Following the launch of the L-Mount alliance, Panasonic has revealed a pair of full-frame L-Mount mirrorless cameras, the 47-megapixel Lumix S1R and 24-megapixel S1. Both have built-in image stabilization, a large, high-resolution EVF, triaxial tilt LCD for both selfie photographers and vloggers, the highest flash sync speeds on the market, and double slots for SD and XQD cards. Both models are set to arrive in spring of 2019, with further specifications to be revealed later.
To take on its larger rivals, Panasonic isn't going it alone. It has partnered with Sigma and Leica, and will be using Leica's existing full-frame-L mount system. That's a practical move, as Panasonic and Leica have worked together in the past, and Leica already has nearly a dozen SL lenses and adapters. The mount is compatible with its APS-C TL lenses, too.
Leica lenses are very costly, but Panasonic announced a few of its own, including a 24-70mm, 70-200mm and a 50mm f/1.4 prime, and promised up to 10 lenses by 2020. Sigma will also develop lenses for the system.
Much like Nikon did with the Z7/Z6, Panasonic has created high- and medium-resolution cameras to take on Sony's A7R III and A7 III, respectively. With 4K 60fps video, the S1 and S1R cameras will be equally suitable for photography and video.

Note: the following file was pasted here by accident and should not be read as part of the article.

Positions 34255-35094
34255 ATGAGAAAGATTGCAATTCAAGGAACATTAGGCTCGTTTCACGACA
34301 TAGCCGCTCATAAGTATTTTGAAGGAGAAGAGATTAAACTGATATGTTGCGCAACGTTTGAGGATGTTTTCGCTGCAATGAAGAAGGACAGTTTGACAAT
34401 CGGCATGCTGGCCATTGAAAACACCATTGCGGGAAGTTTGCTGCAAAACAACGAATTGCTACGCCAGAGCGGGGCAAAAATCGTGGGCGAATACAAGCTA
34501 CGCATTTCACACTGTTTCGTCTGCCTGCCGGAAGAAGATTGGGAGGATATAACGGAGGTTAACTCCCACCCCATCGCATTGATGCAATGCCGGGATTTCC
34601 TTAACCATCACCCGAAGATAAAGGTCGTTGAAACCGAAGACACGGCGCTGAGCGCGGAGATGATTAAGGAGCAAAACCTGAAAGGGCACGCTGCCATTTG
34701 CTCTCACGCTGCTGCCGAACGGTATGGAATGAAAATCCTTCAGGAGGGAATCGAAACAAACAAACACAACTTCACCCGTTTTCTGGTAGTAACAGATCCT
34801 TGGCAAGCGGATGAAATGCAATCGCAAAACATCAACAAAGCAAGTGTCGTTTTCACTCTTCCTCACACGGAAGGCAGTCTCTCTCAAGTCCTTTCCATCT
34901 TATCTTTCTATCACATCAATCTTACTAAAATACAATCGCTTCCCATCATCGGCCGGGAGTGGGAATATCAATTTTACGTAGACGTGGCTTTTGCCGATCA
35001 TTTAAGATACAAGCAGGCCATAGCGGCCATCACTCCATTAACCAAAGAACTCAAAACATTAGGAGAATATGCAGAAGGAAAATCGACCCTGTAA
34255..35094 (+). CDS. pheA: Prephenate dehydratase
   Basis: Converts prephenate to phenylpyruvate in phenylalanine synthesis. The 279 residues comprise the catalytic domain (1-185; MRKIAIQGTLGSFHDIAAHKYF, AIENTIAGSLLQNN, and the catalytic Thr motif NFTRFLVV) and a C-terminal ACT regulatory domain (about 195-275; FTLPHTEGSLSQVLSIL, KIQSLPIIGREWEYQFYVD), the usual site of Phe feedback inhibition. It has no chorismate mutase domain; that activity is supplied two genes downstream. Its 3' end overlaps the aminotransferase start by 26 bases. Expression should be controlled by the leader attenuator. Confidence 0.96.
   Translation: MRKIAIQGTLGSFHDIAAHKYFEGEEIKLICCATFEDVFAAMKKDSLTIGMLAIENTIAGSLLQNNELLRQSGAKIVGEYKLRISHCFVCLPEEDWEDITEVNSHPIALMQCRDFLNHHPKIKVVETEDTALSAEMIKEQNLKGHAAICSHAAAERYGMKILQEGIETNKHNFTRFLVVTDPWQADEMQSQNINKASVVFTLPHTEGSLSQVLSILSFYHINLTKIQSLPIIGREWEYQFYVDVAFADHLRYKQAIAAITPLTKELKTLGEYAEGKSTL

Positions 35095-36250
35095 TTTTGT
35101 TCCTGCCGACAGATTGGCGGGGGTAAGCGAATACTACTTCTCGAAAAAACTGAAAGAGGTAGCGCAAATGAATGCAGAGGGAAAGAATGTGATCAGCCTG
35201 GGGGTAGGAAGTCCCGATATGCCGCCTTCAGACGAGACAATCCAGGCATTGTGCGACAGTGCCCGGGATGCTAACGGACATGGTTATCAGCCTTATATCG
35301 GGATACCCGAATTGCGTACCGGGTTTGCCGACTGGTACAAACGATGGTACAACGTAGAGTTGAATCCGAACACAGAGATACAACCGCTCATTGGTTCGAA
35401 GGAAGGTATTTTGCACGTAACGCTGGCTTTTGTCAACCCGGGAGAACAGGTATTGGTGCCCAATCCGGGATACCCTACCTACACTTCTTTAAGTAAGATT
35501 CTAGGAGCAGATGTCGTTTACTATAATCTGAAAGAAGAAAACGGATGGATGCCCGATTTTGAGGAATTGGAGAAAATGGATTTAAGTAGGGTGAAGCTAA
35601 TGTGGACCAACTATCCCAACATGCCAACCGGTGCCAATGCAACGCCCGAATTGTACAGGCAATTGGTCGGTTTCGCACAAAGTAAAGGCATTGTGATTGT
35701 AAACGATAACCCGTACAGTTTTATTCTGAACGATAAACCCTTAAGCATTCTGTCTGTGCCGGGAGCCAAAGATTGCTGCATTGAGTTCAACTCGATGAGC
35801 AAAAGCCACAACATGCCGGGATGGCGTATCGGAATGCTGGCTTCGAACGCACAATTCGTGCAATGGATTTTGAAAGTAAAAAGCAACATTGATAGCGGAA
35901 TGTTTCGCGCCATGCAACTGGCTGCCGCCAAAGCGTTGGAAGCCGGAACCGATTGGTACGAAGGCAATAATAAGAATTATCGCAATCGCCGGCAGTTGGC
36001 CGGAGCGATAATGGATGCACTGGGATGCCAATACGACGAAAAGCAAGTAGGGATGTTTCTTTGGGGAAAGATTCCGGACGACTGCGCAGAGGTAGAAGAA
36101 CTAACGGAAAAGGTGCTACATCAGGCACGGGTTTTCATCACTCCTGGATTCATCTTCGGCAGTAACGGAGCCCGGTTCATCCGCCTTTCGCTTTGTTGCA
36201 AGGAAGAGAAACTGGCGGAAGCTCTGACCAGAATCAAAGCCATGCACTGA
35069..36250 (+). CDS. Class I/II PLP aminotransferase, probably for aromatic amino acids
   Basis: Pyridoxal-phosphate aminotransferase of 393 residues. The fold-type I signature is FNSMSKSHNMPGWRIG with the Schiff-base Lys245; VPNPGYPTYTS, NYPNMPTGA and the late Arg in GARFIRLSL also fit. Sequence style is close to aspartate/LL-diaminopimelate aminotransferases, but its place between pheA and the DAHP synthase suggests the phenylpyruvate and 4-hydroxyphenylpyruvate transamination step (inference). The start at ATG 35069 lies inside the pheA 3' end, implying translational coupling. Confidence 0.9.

Spec-wise, Panasonic's S1R and S1 cameras appears to trump Canon and Nikon, and even better Sony's A7R III and A7 III mirrorless cameras for video. On the other hand, Sony's cameras are proven quantities and Canon and Nikon will release their cameras in October. Panasonic's new models, meanwhile, will arrive at an unknown time next year, and we still don't know all the specifications.
Since the new Lumix-S cameras are still a ways off from release, Panasonic was careful to affirm its support for the current Lumix Micro Fourth Thirds models, announcing a 10-25 mm F1.7 lens "that will achieve the world's first zoom with a constant aperture value of F1.7."
For the upcoming Lumix S models, a lot will depend on the quality of the sensor, particularly since it's an all-new model. Hopefully, we'll get a chance to at least handle one during our time at Photokina. The full-frame mirrorless field is now crowded, so Panasonic still has a lot to prove if it wants to compete with its rivals, especially Sony.
Update 9/25/18 11:00 AM: The article original mixed up the resolutions of the S1R and S1 models, but the S1R is the higher-resolution camera with 47 megapixels. It also stated that video would be 4:2:2 10-bit, but Panasonic has not confirmed that yet. The post has been updated with the correct information.
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